Connecting bells and switches using the serial port control signals
Modern PCs can support between one and four RS232 serial communication ports, either built in to the computer or by means of USB-to-serial converters. On PCs that have these ports built in, they are usually used to connect to printers, modems, or sometimes a mouse, and are commonly called COM1 to COM4 depending on how many there are on the PC. On PCs with USB ports, if you plug in a USB-to-serial converter, the RS232 socket appears as one of COM1 to COM8.
Each serial port has a number of pins to which you can connect external sensors - when the sensor changes the voltage on the pin, this causes a control signal in the PC. Abel can detect these control signals and use them to decide when a bell should ring. Up to four of these signals on each serial port are available, and Abel deliberately sets one additional signal high so that the pin can act as a voltage source, thus potentially removing the need for an external power supply to drive the sensors. Note however that this mechanism does not work on all computers, and even if it does work, an external power supply may still be needed if there is a long cable run between the computer and the sensors, of if the sensors use a lot of power.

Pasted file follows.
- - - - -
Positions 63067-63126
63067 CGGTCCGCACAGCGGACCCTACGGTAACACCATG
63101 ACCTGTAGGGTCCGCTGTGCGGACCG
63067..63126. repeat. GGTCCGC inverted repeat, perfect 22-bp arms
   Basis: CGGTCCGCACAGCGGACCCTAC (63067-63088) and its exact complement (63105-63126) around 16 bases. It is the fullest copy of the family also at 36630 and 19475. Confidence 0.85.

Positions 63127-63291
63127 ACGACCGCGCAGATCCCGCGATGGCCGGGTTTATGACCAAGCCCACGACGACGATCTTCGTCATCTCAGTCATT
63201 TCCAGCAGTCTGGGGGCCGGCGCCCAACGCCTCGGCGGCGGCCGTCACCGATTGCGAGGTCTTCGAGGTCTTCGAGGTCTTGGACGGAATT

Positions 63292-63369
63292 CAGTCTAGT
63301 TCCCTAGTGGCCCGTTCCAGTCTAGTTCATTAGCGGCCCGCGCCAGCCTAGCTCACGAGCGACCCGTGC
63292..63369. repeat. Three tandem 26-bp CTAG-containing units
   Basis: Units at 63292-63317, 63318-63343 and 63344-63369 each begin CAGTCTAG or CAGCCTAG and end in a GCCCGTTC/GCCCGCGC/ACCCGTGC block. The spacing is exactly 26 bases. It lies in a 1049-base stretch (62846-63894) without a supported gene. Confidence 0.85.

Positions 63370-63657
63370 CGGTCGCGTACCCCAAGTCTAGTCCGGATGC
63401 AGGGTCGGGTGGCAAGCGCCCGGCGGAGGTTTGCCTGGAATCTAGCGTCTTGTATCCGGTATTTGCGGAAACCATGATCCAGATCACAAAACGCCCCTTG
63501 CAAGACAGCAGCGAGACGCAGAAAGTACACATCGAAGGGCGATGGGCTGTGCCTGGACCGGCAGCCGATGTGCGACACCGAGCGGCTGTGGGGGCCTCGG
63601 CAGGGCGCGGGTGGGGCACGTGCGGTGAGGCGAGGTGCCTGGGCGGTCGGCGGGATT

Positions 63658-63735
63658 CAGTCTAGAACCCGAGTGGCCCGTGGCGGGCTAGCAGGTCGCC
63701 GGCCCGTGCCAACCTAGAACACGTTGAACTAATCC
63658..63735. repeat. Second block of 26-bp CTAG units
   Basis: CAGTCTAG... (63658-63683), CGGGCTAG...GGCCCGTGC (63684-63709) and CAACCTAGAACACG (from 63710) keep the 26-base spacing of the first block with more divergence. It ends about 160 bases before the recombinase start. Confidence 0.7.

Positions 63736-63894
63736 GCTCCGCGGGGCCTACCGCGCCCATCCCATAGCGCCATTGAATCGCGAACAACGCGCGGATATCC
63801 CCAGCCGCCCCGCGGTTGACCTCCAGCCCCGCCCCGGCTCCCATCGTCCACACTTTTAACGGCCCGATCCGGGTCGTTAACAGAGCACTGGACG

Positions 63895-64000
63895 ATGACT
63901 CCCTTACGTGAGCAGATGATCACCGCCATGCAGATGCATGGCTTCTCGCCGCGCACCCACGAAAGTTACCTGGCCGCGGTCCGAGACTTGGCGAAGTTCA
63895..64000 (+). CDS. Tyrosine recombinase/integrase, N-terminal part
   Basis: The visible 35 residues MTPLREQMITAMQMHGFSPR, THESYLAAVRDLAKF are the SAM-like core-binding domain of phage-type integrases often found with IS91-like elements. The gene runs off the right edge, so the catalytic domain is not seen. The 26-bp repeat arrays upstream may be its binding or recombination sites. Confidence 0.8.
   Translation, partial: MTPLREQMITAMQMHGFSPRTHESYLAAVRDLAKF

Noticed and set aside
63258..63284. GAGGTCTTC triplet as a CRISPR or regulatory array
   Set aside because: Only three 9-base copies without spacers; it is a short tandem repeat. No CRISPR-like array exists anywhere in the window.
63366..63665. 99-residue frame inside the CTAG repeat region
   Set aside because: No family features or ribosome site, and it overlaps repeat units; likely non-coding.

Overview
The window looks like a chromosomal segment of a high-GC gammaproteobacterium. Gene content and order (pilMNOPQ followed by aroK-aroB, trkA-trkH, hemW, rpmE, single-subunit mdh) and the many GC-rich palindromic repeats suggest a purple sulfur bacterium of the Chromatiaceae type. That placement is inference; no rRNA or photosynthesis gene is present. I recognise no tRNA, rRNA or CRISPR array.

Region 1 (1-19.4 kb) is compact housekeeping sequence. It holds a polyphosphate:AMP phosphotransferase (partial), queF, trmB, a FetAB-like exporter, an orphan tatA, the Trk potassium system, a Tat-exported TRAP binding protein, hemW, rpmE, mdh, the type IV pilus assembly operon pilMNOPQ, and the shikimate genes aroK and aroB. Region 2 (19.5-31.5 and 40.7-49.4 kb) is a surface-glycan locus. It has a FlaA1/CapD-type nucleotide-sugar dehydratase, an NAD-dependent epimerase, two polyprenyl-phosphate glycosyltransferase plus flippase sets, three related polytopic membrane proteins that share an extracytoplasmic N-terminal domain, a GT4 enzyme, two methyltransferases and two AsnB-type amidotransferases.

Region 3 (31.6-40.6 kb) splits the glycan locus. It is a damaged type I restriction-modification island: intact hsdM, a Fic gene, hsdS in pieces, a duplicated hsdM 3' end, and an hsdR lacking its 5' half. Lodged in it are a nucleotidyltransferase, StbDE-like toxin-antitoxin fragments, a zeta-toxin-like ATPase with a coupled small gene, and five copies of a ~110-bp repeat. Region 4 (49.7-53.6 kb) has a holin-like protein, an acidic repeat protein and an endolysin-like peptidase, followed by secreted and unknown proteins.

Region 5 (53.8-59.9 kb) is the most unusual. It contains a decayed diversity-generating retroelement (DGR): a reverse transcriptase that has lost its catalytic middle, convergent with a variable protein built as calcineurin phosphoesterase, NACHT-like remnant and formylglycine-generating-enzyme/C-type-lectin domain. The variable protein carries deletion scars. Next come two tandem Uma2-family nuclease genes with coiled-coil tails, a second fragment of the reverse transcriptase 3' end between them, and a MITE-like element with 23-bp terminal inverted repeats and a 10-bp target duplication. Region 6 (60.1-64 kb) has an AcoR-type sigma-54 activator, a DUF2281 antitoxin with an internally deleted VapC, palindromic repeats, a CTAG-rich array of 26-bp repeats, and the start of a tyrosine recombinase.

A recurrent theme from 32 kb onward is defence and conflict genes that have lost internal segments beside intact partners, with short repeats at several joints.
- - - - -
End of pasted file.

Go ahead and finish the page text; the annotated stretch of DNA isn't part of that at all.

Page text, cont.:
The signal connections and their associated pin numbers for both 9 and 25 pin connectors are shown below:
|Signal name||9 pin connector||25 pin connector|
|RTS (set high by Abel for use as a voltage source)||pin 7||pin 4|
|GND||pin 5||pin 7|
|These signals are used as input to Abel:|
|RLSD or DCD||pin 1||pin 8|
|DSR||pin 6||pin 6|
|CTS||pin 8||pin 5|
|RI||pin 9||pin 22|
Sample circuit diagrams given in Tower Bells and Handbells show how these signals are used in practice.
WARNING - if you connect dummy handbells or tower bell sensors to the serial ports of your PC you do so entirely at your own risk!